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January 14, 1997 - Image 8

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Publication:
The Michigan Daily, 1997-01-14

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F

Fun with Origami!
Origami master Don Shall returns to Ann Arbor to get all you wild and
crazy paper-folders out of the house for an evening of thrills and paper
cuts. The fun begins at 7 p.m. at the Ann Arbor District Library, 343 S.
Fifth Ave. Origami is fun for the entire family or fraternity. Best of all
if's free! For more information, call 994-2345.

Tuesday
January 14, 1997 1

cxlove nmake a uniq ue s x,
Coixibination in"C'ives bh f h

Bly Prashant Tamiaskar
Daily Arts Writer
"A~ story of love, sacrifice and faith,
Larsr von Trier's "Breaking the Waves"
is a unique film. It merges a
heuatwrenching plot with unconven-
tidfial direction and photography in pro-
ducing a thought- ®
fit cinematic expe-
rie, but it does-R
nt, uite live up to S
isillung as one of
6e, top films of
Wh~hen reticent
Bess (Emily Watson) weds a boisterous
outsider named Jan (Stellan Skarsgard),
it is obvious that they come from differ-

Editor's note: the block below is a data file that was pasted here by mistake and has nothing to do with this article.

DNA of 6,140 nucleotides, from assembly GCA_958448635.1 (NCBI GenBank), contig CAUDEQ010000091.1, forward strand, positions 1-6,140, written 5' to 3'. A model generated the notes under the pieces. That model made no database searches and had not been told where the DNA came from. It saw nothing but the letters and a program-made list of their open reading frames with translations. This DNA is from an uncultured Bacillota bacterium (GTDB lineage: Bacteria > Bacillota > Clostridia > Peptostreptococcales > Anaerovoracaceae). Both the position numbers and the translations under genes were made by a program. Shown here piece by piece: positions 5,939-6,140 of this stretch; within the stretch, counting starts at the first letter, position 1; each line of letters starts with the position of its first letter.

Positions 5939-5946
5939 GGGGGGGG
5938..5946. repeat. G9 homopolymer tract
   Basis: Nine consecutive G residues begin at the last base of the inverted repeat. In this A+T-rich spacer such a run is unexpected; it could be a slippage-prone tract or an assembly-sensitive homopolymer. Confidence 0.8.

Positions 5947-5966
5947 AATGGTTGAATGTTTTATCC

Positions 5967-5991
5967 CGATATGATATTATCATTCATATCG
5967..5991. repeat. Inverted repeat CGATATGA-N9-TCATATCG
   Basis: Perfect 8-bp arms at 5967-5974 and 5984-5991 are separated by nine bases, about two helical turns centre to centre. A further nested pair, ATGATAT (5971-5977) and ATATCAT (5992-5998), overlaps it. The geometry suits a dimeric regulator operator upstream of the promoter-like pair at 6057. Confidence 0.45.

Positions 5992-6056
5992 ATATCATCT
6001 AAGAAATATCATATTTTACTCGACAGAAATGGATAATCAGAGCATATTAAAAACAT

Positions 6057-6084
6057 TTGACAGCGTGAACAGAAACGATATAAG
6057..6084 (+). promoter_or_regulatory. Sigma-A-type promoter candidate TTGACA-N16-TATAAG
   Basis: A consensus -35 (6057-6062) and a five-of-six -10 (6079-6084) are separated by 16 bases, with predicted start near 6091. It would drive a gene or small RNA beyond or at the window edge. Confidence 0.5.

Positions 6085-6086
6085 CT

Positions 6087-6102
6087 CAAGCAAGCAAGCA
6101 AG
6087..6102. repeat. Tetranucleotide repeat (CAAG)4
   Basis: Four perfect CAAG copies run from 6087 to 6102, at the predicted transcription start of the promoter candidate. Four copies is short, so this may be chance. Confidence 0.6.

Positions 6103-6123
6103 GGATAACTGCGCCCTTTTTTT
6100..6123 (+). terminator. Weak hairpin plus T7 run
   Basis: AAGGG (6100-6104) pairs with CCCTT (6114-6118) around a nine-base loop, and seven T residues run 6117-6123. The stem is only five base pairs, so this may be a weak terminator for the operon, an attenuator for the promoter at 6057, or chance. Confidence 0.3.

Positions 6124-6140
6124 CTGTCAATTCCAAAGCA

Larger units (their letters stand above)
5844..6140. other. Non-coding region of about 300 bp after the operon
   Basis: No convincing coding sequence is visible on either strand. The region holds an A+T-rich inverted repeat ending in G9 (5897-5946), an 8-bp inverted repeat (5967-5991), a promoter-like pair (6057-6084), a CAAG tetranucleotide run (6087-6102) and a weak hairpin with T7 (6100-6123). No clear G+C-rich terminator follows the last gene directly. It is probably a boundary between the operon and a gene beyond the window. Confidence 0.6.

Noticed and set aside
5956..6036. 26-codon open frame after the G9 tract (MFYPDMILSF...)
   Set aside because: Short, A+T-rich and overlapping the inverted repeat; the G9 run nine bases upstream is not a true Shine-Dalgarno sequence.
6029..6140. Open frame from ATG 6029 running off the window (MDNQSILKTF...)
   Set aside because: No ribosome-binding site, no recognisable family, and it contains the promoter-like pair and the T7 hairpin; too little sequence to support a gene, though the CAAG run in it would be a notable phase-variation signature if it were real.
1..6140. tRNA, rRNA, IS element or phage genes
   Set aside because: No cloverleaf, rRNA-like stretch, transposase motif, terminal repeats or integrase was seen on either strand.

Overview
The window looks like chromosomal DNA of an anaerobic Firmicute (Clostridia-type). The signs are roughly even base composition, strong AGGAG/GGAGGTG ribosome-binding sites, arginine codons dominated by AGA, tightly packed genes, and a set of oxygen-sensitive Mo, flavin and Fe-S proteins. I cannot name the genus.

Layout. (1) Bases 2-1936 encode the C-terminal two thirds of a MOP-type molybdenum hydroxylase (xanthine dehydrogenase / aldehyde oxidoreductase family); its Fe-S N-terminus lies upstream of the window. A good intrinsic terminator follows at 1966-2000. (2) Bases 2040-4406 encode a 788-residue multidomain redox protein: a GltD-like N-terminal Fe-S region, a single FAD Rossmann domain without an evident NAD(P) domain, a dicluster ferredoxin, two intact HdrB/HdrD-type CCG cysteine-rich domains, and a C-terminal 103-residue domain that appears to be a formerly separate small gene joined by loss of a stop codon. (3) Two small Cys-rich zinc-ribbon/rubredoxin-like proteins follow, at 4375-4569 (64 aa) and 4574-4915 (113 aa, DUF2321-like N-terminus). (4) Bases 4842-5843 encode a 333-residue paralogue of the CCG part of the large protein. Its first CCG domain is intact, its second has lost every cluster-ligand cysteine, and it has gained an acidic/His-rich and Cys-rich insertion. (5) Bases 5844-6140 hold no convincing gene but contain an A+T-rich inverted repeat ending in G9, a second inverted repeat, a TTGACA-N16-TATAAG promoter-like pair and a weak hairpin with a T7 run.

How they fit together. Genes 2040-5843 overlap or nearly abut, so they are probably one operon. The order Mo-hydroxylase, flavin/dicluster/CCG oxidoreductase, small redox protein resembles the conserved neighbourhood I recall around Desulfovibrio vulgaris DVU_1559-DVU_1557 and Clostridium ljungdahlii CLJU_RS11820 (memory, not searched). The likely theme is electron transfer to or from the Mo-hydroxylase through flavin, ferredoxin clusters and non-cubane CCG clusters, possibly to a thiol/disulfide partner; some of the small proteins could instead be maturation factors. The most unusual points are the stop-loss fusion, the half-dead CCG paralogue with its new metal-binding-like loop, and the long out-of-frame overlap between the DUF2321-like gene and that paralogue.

ent worlds.
Bess' deeply religious family views
life as a miserable liminal stage that is
not to be enjoyed and requires unwaver-
ing devotion to Jesus Christ. Taught to
stifle her emotions, Bess changes when
the spirited Jan unleashes her withheld
passion, allowing her to feel for the first
time.
The marriage is full of unbridled love
and romance until Jan goes away to
work on an oil rig, leaving Bess alone
and despondent. Unable to function
without her beloved husband, she prays
for his immediate return, which tragi-
cally occurs when he is injured on the

job.
Paralyzed from the accident, Jan is
no longer able to do the one thing that
brought the most meaning to his exis-
tence - make love to his wife. To feed
his own sexual appetite, he asks Bess to
sleep with other men and provide him